Tuesday, February 26, 2008

High competition at US religious bazaar

We were just recently discussing that the US has created a free religious marketplace and it is now impacting religions worldwide. Just yesterday, Pew Forum released a report, US Religious Landscape Survey, that supports the view of this competitive religious market, at least in the US (also see a NYT article on it). The key result is that there is significant horizontal movement in people's religious affiliations:
More than one-quarter of American adults (28%) have left the faith in which they were raised in favor of another religion - or no religion at all. If change in affiliation from one type of Protestantism to another is included, 44% of adults have either switched religious affiliation, moved from being unaffiliated with any religion to being affiliated with a particular faith, or dropped any connection to a specific religious tradition altogether.
This is quite impressive. Furthermore, the numbers of unaffiliated have doubled:
The survey finds that the number of people who say they are unaffiliated with any particular faith today (16.1%) is more than double the number who say they were not affiliated with any particular religion as children. Among Americans ages 18-29, one-in-four say they are not currently affiliated with any particular religion.
But the whole landscape is very dynamic:

The survey finds that constant movement characterizes the American religious marketplace, as every major religious group is simultaneously gaining and losing adherents. Those that are growing as a result of religious change are simply gaining new members at a faster rate than they are losing members. Conversely, those that are declining in number because of religious change simply are not attracting enough new members to offset the number of adherents who are leaving those particular faiths.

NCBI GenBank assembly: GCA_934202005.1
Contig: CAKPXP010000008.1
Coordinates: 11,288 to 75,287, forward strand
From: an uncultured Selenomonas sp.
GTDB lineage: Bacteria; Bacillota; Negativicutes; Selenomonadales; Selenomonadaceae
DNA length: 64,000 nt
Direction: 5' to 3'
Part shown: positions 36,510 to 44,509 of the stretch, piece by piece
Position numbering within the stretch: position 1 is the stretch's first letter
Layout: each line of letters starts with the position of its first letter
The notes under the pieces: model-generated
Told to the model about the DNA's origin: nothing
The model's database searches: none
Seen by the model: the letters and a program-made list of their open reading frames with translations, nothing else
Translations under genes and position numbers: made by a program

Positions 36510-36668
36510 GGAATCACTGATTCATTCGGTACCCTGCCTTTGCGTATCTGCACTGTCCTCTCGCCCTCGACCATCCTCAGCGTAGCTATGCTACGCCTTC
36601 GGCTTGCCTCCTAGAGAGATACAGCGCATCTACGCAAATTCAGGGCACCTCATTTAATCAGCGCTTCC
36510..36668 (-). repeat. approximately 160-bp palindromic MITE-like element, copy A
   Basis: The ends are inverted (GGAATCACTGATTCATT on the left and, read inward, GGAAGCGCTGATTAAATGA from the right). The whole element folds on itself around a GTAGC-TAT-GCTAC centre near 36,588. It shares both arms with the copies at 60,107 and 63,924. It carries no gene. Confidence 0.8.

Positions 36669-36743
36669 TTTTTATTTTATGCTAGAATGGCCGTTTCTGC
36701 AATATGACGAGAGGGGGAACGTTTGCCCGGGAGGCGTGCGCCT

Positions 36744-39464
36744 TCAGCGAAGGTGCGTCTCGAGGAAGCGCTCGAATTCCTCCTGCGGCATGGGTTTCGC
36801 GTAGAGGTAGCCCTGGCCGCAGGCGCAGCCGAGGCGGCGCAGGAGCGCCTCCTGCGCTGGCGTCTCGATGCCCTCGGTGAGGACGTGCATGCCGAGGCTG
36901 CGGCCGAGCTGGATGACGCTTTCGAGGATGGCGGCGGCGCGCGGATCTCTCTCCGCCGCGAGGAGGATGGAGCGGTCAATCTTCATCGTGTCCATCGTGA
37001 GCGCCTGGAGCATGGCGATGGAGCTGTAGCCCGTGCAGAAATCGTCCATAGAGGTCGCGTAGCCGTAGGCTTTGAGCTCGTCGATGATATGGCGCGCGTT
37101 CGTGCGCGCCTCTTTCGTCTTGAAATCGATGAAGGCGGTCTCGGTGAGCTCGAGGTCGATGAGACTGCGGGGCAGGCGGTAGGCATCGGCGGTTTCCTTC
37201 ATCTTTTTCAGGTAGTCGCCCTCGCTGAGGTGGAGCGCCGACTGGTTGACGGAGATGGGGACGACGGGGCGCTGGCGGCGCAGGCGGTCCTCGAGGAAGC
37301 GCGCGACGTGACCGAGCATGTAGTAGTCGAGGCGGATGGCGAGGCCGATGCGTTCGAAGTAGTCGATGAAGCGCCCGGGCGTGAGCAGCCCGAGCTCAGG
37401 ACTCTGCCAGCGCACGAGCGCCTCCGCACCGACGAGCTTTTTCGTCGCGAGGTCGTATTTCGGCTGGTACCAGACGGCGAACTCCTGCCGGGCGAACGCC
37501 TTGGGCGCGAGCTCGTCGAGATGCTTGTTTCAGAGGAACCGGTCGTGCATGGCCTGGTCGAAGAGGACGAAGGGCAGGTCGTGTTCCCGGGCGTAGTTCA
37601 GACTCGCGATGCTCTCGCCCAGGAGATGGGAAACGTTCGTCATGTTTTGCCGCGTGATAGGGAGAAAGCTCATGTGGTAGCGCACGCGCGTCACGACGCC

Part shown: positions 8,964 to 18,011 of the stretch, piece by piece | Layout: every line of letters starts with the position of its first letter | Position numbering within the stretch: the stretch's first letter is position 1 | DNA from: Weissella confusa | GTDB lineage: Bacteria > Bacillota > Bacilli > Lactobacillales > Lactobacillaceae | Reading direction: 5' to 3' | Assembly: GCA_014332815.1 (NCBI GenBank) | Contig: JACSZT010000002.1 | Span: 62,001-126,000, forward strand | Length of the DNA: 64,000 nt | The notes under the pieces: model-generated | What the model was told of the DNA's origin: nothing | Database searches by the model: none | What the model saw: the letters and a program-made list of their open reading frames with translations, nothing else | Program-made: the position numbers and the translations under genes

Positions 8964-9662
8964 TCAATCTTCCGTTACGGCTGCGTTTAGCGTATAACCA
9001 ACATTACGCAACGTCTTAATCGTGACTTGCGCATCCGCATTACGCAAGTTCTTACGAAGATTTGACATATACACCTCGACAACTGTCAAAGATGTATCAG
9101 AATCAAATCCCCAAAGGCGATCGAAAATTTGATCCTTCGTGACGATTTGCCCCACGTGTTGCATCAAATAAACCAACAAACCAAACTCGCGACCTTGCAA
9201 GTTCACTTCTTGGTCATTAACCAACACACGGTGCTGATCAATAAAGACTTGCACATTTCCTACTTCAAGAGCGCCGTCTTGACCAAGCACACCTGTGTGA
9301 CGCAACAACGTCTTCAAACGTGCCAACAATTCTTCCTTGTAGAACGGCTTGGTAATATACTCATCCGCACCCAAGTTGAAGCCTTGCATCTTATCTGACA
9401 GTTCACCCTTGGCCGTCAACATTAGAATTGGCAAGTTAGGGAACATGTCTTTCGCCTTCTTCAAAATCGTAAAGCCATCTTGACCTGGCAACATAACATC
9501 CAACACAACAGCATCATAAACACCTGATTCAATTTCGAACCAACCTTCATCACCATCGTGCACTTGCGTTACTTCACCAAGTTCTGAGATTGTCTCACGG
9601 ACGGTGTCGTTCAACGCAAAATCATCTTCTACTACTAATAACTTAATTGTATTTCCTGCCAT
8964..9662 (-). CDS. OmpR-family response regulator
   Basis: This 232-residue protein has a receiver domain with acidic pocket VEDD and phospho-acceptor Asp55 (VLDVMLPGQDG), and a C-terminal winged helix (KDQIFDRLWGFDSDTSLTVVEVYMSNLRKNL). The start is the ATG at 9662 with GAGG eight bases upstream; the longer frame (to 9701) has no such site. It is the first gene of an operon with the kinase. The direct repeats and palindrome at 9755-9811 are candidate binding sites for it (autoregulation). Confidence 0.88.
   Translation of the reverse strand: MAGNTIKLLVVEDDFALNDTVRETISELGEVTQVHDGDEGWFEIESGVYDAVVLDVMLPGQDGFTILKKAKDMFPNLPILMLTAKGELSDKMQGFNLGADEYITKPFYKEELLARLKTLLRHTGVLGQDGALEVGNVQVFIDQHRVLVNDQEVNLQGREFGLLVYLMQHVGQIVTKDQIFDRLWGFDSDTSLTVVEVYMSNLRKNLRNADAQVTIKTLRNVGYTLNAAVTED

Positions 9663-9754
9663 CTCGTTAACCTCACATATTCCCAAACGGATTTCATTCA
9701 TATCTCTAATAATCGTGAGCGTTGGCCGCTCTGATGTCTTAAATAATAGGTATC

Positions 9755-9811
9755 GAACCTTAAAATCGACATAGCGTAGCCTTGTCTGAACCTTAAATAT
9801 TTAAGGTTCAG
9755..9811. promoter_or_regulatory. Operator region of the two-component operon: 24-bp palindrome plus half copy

To illustrate this point, one need only look at the biggest gainer in this religious competition - the unaffiliated group. People moving into the unaffiliated category outnumber those moving out of the unaffiliated group by more than a three-to-one margin. At the same time, however, a substantial number of people (nearly 4% of the overall adult population) say that as children they were unaffiliated with any particular religion but have since come to identify with a religious group. This means that more than half of people who were unaffiliated with any particular religion as a child now say that they are associated with a religious group. In short, the Landscape Survey shows that the unaffiliated population has grown despite having one of the lowest retention rates of all "religious" groups.

Basically, we are looking at fierce competition at a high pace and those religions that adapt well will survive and others will become marginal within a few decades. Again, the interesting thing would be observe this battle play out internationally - especially in places where a single religion has traditionally been dominant. This is where globalization and internet inroads will play a significant role.

Read the Pew Forum summary report here and you can download the full report here (pdf).